Analysis of Betta splendens erythrophore responses to Bacillus cereus cultured in different media Public Deposited

http://ir.library.oregonstate.edu/concern/graduate_thesis_or_dissertations/ns064795r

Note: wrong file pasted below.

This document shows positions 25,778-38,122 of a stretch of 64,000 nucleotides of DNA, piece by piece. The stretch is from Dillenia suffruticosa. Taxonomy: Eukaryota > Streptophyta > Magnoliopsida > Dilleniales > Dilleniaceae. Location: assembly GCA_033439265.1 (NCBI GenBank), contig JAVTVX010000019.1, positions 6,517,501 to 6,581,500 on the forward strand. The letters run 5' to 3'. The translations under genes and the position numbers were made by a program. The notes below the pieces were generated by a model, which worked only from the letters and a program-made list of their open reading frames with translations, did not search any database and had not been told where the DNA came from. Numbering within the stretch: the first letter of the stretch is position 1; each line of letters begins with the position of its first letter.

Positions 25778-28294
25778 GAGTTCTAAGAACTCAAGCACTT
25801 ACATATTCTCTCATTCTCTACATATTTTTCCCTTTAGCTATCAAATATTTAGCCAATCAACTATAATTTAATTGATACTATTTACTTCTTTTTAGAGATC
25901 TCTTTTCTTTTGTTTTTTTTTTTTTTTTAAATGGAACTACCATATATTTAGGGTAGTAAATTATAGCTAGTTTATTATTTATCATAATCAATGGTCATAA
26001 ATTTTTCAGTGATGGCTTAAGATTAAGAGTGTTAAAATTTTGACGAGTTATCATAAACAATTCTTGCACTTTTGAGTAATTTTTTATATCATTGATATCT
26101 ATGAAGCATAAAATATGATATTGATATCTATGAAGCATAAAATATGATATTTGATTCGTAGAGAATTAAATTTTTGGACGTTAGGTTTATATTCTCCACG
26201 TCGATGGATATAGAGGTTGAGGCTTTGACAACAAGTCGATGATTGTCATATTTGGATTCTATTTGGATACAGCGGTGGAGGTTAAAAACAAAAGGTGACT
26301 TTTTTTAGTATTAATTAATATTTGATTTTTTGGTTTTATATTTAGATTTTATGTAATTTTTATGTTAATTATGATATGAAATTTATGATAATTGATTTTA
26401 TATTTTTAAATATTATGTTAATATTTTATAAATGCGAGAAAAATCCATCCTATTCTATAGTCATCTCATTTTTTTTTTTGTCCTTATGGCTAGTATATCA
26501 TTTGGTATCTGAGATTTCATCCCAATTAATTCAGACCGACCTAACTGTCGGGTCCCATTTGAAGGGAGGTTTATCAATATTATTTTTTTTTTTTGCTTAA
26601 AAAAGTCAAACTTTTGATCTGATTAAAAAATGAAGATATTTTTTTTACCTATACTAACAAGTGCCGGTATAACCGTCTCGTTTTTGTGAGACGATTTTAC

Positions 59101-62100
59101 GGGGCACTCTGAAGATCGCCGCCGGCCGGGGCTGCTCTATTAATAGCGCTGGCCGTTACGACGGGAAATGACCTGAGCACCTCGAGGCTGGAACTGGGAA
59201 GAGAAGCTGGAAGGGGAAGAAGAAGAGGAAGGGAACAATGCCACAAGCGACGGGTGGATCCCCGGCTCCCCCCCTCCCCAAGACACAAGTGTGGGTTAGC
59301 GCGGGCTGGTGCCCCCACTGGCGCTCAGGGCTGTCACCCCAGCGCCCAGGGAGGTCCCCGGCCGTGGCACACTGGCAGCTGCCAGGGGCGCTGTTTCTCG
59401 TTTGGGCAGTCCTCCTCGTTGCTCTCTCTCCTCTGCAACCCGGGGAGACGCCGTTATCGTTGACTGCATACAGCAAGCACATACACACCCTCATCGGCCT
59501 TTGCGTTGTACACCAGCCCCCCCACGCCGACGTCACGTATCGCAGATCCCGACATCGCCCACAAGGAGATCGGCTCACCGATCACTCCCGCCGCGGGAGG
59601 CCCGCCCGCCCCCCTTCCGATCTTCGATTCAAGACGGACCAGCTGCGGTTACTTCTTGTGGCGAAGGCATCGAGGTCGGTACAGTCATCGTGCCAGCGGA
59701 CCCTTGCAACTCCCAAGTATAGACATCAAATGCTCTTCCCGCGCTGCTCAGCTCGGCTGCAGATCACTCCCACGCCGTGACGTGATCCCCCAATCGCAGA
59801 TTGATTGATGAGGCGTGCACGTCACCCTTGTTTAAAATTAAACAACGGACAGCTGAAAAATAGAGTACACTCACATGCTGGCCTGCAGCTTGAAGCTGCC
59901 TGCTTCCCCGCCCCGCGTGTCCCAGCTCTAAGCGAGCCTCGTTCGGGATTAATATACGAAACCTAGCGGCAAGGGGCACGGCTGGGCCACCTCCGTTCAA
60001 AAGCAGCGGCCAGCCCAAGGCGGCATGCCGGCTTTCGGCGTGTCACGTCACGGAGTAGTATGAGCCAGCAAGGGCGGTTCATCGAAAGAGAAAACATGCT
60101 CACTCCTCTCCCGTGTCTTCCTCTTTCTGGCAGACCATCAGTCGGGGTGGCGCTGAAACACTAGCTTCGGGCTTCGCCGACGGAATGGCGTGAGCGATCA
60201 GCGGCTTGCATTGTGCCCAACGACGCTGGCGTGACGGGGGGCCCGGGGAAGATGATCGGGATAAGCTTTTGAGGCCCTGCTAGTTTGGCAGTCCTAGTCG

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  • Biological agents and their products commonly cause foodborne illnesses. In the United States it is estimated that there are over 76 million cases of foodborne illnesses each year, resulting in an economic loss of approximately $40 billion. These high figures demonstrate the need for bioassays that display a rapid and accurate response to biologically active agents such as the products produced by pathogenic bacteria. Current detection techniques consist of selective enrichment plating, which requires culturing time, or molecular probing techniques, that detect the presence of an agent, but not its actual biological toxicity. A rapid assay that detects biologically active agents would provide a superior method of pathogen detection and could act as a warning of environmental contamination. One pathogen of concern, Bacillus cereus, is ubiquitous in the environment and most notably known for causing food poisoning. This research describes a chromatophore-based biosensor from Betta splendens (Siamese fighting fish), which can detect B. cereus at levels at or below the infectious dose needed to cause food poisoning. Chromatophores are pigmented cells found in cold-blooded animals that react physiologically to biologically active agents by altering their optical density. The red-pigmented chromatophores, or erythrophores, were used to determine the response limit to B. cereus, and the response patterns to B. cereus grown in different media. This research found the lower limit of detection of B. splendens erythrophores for B. cereus cultured in Luria Bertani broth to be 104 viable B. cereus cells per milliliter. This sensitivity is equivalent to that expected of the sensitivity pertinent to food safety standards. Erythrophore responses to B. cereus cultured in Brain Heart Infusion broth supplemented with glucose support the hypothesis that culturing in this fashion results in maximally expressed enterotoxins. These results establish Brain Heart Infusion broth supplemented with glucose as the preferred medium for use in B. cereus gene expression analyses that assess enterotoxin regulation and function.
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